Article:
Friday, March 24, 2006
The play gets a lot of criticism from people who think the premise is misogynistic--some macho man "taming" a spirited, independent woman. On the surface, it certainly reads like that...but on closer inspection, the leading man goes through a remarkable transformation as he finally realizes that he genuinely admires and adores his wildcat of a wife.
My 6-year old daughter has been fascinated by the production pictures, and just the other day, she looked at a photo of Petruchio and Kate in a combat pose and said to me, "Daddy, this man really needs to marry the girl because he's sad and needs someone to love him." WOW. She was absolutely right--this confirmed bachelor who has "come to wive it wealthily in Padua" needs a partner of equal strength and passion to share his life.
Understanding why we need to have certain kinds of people as friends or lovers is more important than the need itself. And the ability to cultivate and appreciate those relationships carries one of the keys to happiness. Let the special people in your life know just how special they are today!
Wednesday, March 22, 2006
There was an interesting exchange at yesterday's press conference between President Bush and legendary White House reporter Helen Thomas that shows precisely how to handle an adversarial media moment. This was an ideal demonstration of how a press conference works to the advantage of anyone who’s even moderately versed in the art. For those who complain the press doesn't ask the tough questions, they don’t get much tougher than the one Thomas asked:
"Your decision to invade Iraq has caused the deaths of thousands of Americans and Iraqis, wounds of Americans and Iraqis for a lifetime. Every reason given, publicly at least, has turned out not to be true. My question is: Why did you really want to go to war? From the moment you stepped into the White House, your Cabinet officers, former Cabinet officers, intelligence people and so forth -- but what's your real reason? You have said it wasn't oil, the quest for oil. It hasn't been Israel or anything else. What was it?"
Ms. Thomas was basically saying to the President, "We all know you lied about the reasons you went to war, now tell us the truth." You don't get much tougher questions than that, but President Bush came right back with a near-perfect response:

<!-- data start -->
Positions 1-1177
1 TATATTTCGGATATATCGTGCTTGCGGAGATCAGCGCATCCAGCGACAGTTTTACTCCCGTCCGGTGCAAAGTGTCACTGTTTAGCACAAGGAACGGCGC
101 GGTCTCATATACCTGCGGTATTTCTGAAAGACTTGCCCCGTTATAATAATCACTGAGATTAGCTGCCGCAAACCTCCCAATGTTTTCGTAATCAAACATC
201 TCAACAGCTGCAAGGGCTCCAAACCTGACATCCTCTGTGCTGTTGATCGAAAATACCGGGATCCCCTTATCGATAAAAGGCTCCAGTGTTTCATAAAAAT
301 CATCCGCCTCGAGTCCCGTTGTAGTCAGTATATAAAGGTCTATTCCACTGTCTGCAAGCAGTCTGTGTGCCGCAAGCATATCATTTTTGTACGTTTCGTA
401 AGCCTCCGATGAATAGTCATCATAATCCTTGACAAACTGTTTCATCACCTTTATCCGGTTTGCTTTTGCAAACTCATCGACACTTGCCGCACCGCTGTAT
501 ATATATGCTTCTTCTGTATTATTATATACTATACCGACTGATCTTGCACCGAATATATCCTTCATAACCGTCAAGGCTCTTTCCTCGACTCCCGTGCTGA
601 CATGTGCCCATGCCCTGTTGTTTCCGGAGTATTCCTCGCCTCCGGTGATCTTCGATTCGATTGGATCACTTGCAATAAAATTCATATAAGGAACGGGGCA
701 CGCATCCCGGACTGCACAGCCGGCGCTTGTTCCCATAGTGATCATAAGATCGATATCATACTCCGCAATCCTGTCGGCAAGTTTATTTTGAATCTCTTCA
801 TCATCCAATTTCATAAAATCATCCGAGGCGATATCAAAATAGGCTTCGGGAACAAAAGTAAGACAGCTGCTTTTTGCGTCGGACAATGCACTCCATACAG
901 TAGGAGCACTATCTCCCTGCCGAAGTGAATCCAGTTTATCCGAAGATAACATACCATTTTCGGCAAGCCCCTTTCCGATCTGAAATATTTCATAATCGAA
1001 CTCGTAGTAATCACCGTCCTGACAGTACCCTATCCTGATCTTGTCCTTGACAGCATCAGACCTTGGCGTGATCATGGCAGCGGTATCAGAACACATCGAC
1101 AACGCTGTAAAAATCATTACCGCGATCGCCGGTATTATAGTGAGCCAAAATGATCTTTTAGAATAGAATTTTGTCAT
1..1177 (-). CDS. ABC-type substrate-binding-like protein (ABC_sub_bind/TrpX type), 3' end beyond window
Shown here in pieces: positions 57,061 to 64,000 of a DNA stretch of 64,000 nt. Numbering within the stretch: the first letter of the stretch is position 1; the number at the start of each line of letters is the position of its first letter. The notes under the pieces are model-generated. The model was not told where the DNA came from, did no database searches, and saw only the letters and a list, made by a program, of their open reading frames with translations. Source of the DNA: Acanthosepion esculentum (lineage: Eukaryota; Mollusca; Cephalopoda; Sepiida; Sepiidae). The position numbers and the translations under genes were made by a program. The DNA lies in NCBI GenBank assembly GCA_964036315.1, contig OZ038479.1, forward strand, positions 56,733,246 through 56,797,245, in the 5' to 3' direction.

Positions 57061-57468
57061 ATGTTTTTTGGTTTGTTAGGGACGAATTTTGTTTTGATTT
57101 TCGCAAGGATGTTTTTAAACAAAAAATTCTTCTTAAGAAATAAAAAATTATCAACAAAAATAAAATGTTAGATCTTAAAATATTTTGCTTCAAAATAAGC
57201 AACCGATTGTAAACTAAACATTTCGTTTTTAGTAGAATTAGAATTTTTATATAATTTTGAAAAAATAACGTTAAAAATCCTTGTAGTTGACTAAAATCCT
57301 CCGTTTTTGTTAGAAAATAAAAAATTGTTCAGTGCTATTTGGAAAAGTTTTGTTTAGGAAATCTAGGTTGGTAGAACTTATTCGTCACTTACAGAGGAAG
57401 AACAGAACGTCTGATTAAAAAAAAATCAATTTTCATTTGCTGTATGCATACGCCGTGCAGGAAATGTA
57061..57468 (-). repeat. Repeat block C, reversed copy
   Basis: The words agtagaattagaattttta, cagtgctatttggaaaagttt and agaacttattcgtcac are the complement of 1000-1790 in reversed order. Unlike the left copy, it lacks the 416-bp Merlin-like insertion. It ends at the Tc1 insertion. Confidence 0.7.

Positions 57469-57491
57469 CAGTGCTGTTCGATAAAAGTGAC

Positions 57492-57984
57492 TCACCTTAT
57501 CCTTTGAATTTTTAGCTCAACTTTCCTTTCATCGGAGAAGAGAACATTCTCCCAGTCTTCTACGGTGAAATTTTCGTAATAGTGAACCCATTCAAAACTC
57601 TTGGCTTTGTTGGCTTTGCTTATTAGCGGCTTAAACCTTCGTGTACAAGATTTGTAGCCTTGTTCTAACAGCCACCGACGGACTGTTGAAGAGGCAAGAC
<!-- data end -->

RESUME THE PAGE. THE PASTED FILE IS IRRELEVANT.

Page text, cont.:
“I think your premise, in all due respect to your question and to you as a lifelong journalist -- that I wanted war. To assume I wanted war is just flat wrong, Helen, in all due respect...No president wants war. Everything you may have heard is that, but it's just simply not true.”
Now, put aside your feelings about the war and look at this press conference objectively. The president didn’t call on Helen Thomas to change her mind--he called on her because he knew he'd get a tough question and because he knew he could respond in a forceful manner. He also rephrased her question in such a way that allowed him to control the dialogue to his favor. (Standriff's First Rule of Speaking--He who controls the mike controls the room!)
When you're facing negative media coverage, the strongest strategy is to formulate a solid message, face the press immediately, and restate every question so it works to your advantage.
Tuesday, March 21, 2006
6 Principles for Powerful Presenting
by Mark Sanborn, CSP, CPAE
- It isn't enough to have a message. It must be YOUR message. What is it about your topic that is important to you? That is where your uniqueness lies. Don't give books reports. Bring your unique perspective to the audience. When you discover your message, you also release your passion.
- The best advice on speaking I ever got was over 20 years ago from David Johnson, then an Ohio legislator. He told me that every audience wants to be entertained. I have found that education is usually best delivered on the wings of entertainment.
- At the beginning of every speech, your primary challenge is to break preoccupation. Each audience member is preoccupied with their own thoughts and concerns. A powerful, attention-grabbing beginning is critical.